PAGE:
Consequently, peacekeeping operations have become more complex and their missions more diverse. A peacekeeping operation consists not only of military personnel (the famous “blue helmets”), but also of police officers and civilians, in order to respond to all challenges on the ground. They work together to strengthen security and support political processes that help consolidate peace.
Most PKOs are multifunctional and multidimensional and evolve in line with transition objectives. Their role is not just to maintain security but to support the political process, protect civilians, strengthen the rule of law, uphold human rights, provide humanitarian assistance, and support the disarmament, demobilization and reintegration process (DDR) and security sector reform (SSR).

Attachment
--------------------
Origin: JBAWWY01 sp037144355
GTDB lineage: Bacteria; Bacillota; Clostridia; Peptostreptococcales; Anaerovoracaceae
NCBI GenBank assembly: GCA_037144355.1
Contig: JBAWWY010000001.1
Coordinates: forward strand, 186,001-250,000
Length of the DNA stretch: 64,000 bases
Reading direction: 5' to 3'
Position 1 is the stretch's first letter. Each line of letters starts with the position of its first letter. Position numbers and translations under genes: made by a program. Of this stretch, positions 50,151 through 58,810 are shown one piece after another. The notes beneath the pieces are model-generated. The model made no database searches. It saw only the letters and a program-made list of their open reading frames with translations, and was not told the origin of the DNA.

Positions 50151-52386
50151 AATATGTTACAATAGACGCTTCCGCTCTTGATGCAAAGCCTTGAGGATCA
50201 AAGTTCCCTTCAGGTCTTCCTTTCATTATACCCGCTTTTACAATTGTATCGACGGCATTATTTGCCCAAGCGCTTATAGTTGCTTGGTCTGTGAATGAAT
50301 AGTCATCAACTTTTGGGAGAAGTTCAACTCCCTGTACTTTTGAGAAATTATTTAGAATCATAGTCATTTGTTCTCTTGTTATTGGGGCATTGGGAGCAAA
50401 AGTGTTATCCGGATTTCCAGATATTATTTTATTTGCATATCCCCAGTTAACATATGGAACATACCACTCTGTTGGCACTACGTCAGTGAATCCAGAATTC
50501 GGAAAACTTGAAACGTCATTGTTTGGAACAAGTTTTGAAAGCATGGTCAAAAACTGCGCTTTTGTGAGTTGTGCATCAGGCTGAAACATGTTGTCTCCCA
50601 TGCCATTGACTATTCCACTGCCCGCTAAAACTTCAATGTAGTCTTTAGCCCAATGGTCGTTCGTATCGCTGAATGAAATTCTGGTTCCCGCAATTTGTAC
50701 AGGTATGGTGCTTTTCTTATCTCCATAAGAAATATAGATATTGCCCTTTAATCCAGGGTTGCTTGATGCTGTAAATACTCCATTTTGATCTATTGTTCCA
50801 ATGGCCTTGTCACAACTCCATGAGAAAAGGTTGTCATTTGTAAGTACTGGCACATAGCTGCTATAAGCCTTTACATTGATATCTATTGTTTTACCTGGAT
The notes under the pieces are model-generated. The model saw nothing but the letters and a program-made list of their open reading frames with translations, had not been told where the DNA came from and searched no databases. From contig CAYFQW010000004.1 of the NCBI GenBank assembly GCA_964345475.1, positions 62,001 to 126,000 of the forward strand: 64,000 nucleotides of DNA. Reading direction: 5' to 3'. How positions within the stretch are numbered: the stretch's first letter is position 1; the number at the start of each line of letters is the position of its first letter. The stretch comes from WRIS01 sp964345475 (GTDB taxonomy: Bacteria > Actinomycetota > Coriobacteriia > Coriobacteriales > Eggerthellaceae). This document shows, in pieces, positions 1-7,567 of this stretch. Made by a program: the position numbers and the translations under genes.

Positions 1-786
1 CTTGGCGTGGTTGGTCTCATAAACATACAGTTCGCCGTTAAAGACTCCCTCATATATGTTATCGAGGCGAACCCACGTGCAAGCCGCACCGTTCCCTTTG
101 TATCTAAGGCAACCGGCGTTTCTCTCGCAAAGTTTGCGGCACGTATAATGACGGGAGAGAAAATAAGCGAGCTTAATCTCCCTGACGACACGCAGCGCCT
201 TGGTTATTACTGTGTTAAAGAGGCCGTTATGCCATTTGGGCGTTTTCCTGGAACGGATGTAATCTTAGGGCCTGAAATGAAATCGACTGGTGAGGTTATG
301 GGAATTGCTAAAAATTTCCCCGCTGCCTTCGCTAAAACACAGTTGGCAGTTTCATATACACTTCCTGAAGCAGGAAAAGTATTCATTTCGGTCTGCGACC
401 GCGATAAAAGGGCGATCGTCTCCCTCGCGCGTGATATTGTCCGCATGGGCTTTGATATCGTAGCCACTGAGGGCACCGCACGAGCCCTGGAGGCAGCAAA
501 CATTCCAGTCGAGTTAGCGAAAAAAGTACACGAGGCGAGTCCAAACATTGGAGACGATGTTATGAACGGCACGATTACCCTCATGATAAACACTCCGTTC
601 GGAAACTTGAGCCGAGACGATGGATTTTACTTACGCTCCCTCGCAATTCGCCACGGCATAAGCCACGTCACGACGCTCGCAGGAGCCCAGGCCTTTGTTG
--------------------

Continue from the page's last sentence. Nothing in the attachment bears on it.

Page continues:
The mandates for the PKOs now often go beyond the strict security-oriented framework of peacekeeping, and are shifting more toward the area of peacebuilding, sometimes even when the conflicts are over. In Kosovo for example, since the declaration of independence in 2008, UNMIK’s mandate has significantly shifted focus toward promoting stability and respect for human rights.
The PKOs often have to coordinate with regional organizations working with the UN. For example, with the African Union in Darfur or Somalia or with the European operation EUTM in Mali in support of MINUSMA.
Lastly, the PKOs evolve in line with improvements in the situation on the ground: reduction in the number of military personnel, shift toward an international presence in the form of police forces, slight civilian component. Once they have completed their mandate, peacekeeping missions are meant to withdraw from the country. This was the case for example in Côte d’Ivoire where UNOCI ended its operations in April 2017, after playing a key role in stabilizing the country.
Peacekeeping operations have long been a topic of debate at the UN. The PKOs have been heavily criticized over the last several years despite the remarkable work they accomplish: high cost of the operations, deployments that are too long, allegations of sexual abuse of civilians, etc.